Page:Southern Historical Society Papers volume 19.djvu/89

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History of the First Battle of M'anassas, &c. 83

and muskets there assembled, he found five Virginia regiments and two or three from Alabama and Mississippi, all in nominal control, simply by seniority, of a Colonel Jackson of the " Virginia Army." Soon order grew out of chaos, and we of the "Virginia Army" found ourselves one May day on Bolivar Heights, five regiments in all, assembled and called the " Virginia Brigade; " they were the Second, Thirty-third, Twenty-first, Twenty-seventh, and Fourth. Our senior colonel was a man who never spoke unless spoken to ; never seemed to sleep; had his headquarters under a tree; the only tent used was that of his adjutant. He walked about alone, the project- ing visor of his blue cap concealing his features; a bad-fitting, single- breasted blue coat, and high boots covering the largest feet ever seen, completed his picture. Cadets from the Virginia Military Institute called him "Old Jack;" told us that he had been of the United States Army in the Mexican war, and had resigned ; then was chosen professor of mathematics, and had married a professor's daughter.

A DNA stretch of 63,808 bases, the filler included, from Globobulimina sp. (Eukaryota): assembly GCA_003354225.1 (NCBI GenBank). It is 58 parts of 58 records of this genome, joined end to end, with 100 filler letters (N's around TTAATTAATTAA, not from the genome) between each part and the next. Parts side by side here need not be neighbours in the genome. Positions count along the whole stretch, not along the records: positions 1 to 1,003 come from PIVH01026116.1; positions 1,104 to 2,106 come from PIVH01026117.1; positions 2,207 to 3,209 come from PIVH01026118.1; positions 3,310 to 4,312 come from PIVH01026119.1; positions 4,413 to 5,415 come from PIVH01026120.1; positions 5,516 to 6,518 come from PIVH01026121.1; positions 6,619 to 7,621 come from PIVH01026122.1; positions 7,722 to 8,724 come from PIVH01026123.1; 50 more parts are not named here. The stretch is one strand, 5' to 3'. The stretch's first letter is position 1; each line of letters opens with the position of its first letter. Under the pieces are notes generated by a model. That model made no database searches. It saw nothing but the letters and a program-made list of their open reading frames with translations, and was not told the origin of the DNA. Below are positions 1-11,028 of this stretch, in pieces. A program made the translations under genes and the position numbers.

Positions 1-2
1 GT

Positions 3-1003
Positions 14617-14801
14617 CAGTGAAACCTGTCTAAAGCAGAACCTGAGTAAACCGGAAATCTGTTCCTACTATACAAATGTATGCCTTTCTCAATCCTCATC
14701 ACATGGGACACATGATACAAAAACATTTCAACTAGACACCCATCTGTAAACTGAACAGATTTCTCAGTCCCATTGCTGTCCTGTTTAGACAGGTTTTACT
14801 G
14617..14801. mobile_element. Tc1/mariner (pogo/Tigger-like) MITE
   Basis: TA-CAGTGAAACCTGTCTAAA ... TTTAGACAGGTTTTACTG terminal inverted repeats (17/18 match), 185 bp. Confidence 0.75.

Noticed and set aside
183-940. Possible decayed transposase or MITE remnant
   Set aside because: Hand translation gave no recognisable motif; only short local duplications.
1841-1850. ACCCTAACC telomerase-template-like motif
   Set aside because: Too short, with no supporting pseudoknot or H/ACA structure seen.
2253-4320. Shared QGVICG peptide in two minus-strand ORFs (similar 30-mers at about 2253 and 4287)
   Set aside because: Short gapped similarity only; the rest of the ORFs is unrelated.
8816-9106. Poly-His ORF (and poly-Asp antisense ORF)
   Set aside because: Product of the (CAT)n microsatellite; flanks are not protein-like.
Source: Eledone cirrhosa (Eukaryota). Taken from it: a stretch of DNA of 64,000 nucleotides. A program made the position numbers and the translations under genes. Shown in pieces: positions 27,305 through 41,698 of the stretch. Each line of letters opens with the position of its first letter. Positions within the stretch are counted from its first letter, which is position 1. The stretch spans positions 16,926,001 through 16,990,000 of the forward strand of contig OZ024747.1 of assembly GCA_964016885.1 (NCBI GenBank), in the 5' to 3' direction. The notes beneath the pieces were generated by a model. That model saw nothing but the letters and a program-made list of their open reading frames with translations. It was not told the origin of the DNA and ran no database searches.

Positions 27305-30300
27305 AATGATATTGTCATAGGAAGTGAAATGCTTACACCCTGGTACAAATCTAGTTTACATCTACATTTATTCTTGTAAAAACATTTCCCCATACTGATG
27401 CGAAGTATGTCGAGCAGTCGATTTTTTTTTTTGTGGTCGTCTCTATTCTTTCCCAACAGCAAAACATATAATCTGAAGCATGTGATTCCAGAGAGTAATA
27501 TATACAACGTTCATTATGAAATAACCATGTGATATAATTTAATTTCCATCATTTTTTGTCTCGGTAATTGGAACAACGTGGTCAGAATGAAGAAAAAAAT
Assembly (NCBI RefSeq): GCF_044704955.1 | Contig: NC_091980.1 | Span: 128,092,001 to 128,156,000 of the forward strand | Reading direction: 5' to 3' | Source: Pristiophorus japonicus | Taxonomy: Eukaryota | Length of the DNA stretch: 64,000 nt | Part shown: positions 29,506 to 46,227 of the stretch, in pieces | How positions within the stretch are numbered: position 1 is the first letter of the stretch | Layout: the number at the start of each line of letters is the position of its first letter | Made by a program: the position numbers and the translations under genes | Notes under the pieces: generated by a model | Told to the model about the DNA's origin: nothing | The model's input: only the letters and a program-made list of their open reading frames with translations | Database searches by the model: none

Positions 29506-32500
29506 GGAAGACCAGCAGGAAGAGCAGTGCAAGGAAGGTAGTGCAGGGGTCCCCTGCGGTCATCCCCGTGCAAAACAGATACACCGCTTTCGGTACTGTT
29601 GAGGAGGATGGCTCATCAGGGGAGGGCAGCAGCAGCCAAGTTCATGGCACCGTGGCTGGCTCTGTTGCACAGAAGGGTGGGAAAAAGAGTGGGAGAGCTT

He was as exact in the performance of his duties as a mathemati- cal proposition ; his only pleasure, walking daily at the same hour for his health; strict, grim and reticent, he imagined that the halves of his body did not work and act in accord. He followed hydro- pathy for dyspepsia, and after a pack in wet sheets every Sunday morning he then attended the Presbyterian church, leading the choir, and the prayer- meetings every night during the week. He ate the queerest food, and he sucked lemons constantly; but where he got them during the war, for we were many miles from a lemon, no one could find out but he always had one. In fact, no one knew or un- derstood him. No man ever saw him smile but one woman, his wife. But he stood very high in the estimation of all for his rigid moral conduct and the absolute faith reposed in his word and deeds. Soon it was observed that every night there was singing and pray- ing under " that tree," and every Sunday morning and evening he held prayer-meetings, which, I regret to say, were attended by only a few always strictly, however, by his staff, who seemed to have been chosen or elected because they were of his way of life. When thrown with him on duty he was uniformly courteous to all. He always kept his eyes half closed as if thinking, which he invariably did before answering ; but his replies were short and to the point. Not many days elapsed before the officers found out that when he gave or wrote one of his short orders, it was always to be obeyed, or suspension at once followed neglect. In May many regiments arrived from Georgia, Mississippi, Alabama and Tennessee, and there